Oye, vatos, dees English sink todos mi ships, chinga sus madres, so escuche: el fleet es ahora refloated, OK? — The War Nerd
by Migeru (migeru at eurotrib dot com) on Sat Sep 8th, 2007 at 01:24:19 PM EST
[ Parent ]
To their country of origin.

By the way, the article you list above is precisely the reason that migrants destroy their identity papers before they take off for the Canaries.

I hate to be flippant (translation I enjoy being flippant), but if European countries were interested in limiting migration, they would pay for censuses in African countries.  And offer development aid in exchange for creating a Europol database that contained this information.  

That way you could end the very serious problem with abuse of this article of international law, which in the end undermine the protection it creates for actual cases of denaturalization of citizens by regimes that violate human rights.

And I'll give my consent to any government that does not deny a man a living wage-Billy Bragg

by ManfromMiddletown (manfrommiddletown at lycos dot com) on Sat Sep 8th, 2007 at 02:12:51 PM EST
[ Parent ]
Yes, I am aware of that.

But you cannot deport people to a country where they're not a national even if it's their "country of origin". The other country is not required to take them if they're not nationals. And we just had a discussion of how the Netherlands is requiring those applying for naturalisation to give up their previous nationality in order to "improve" integration.

Oye, vatos, dees English sink todos mi ships, chinga sus madres, so escuche: el fleet es ahora refloated, OK? — The War Nerd

by Migeru (migeru at eurotrib dot com) on Sun Sep 9th, 2007 at 01:37:10 AM EST
[ Parent ]
We allow dual citizenship. And even if we didn't, it's not our problem. The criminals should have thought of that before they began comitting crimes.

Peak oil is not an energy crisis. It is a liquid fuel crisis.
by Starvid on Sun Sep 9th, 2007 at 05:33:11 AM EST
[ Parent ]
Sure,
you just have to be able to prove your identity (beyond any doubt the migration service might present), have a clean criminal record and lived here for 4 or 5 years.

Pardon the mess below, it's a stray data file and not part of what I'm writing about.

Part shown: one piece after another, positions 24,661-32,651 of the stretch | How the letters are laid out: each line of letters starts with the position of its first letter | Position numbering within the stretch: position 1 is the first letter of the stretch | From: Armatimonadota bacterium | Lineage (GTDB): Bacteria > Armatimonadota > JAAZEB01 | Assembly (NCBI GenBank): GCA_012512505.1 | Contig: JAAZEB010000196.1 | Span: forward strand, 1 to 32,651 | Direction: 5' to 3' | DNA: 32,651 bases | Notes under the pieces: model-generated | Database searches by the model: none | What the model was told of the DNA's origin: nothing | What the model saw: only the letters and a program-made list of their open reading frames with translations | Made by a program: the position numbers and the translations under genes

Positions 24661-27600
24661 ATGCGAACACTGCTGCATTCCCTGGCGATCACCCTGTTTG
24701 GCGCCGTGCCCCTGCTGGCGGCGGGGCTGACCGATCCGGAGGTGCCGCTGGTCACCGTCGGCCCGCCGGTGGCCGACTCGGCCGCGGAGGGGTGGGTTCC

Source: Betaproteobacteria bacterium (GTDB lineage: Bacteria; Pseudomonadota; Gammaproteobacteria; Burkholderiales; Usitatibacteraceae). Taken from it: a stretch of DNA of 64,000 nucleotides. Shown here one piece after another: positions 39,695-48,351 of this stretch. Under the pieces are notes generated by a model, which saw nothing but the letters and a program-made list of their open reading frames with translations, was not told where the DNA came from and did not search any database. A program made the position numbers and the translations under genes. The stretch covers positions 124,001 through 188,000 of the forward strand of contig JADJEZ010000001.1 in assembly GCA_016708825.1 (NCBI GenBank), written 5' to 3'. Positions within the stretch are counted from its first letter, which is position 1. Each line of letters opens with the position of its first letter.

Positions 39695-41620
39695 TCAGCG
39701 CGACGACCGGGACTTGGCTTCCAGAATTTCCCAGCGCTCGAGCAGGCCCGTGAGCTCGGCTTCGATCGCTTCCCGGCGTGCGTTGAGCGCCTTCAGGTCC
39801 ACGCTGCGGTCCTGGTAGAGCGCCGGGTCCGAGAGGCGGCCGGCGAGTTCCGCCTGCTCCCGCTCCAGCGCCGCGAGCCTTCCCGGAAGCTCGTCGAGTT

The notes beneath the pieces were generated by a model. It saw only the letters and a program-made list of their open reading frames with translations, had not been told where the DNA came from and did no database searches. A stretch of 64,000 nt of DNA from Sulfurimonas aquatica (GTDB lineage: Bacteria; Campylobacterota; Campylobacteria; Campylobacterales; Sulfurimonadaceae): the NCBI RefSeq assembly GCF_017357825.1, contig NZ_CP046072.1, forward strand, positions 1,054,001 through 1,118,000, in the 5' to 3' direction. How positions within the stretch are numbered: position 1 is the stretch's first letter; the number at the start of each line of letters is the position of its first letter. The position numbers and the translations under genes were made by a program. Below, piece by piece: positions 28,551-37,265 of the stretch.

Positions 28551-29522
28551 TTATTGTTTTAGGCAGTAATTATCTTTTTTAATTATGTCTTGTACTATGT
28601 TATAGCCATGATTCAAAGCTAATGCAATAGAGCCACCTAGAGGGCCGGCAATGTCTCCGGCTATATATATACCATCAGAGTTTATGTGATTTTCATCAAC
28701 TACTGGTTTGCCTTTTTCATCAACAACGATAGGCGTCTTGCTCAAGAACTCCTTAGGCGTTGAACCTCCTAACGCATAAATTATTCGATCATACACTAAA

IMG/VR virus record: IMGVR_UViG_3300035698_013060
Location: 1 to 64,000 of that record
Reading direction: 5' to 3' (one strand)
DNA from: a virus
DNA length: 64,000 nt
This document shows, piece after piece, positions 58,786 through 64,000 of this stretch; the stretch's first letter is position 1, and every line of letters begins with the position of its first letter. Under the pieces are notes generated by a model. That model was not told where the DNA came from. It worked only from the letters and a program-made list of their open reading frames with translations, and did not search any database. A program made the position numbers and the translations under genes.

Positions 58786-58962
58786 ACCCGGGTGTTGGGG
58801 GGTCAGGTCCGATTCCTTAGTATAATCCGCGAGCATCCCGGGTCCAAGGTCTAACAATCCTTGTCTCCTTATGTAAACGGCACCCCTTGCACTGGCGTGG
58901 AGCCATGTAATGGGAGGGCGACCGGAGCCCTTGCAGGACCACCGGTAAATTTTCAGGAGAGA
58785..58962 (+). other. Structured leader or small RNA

If you are sentenced the period is prolonged. If you have debts the period may be prolonged.

I guess the immigrants are not only criminal but also so lazy that they can not be bothered to commit the crimes they came here to commit until suddenly 4 or 5 years has passed and a swedish citizenship comes flying (after they filled in the forms, payed the fees, proved their identity)?

So how long would you want people to wait?

Sweden's finest (and perhaps only) collaborative, leftist e-newspaper Synapze.se

by A swedish kind of death on Sat Sep 8th, 2007 at 09:39:31 PM EST
[ Parent ]
10 years is a good number.

And having to pass exams in Swedish, language culture and history, making sure their loyalty has been transfered to their new country and so on.

The United States is, for once, a good example.

(even though they put more focus on language and loyalty and less on culture and history, maybe because they haven't got very much of those things)

Peak oil is not an energy crisis. It is a liquid fuel crisis.

by Starvid on Sun Sep 9th, 2007 at 05:33:15 AM EST
[ Parent ]
making sure their loyalty has been transfered to their new country

How should they demonstrate this "loyalty"? What does it even mean, exactly?

(I'm not sure I've ever felt loyalty to any country.)

You have a normal feeling for a moment, then it passes. --More--

by tzt (tzt) on Sun Sep 9th, 2007 at 08:01:01 AM EST
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The US has a President whose loyalty isn't to his own country.

What is loyalty to a country anyway?

by Colman (colman at eurotrib.com) on Sun Sep 9th, 2007 at 10:10:09 AM EST
[ Parent ]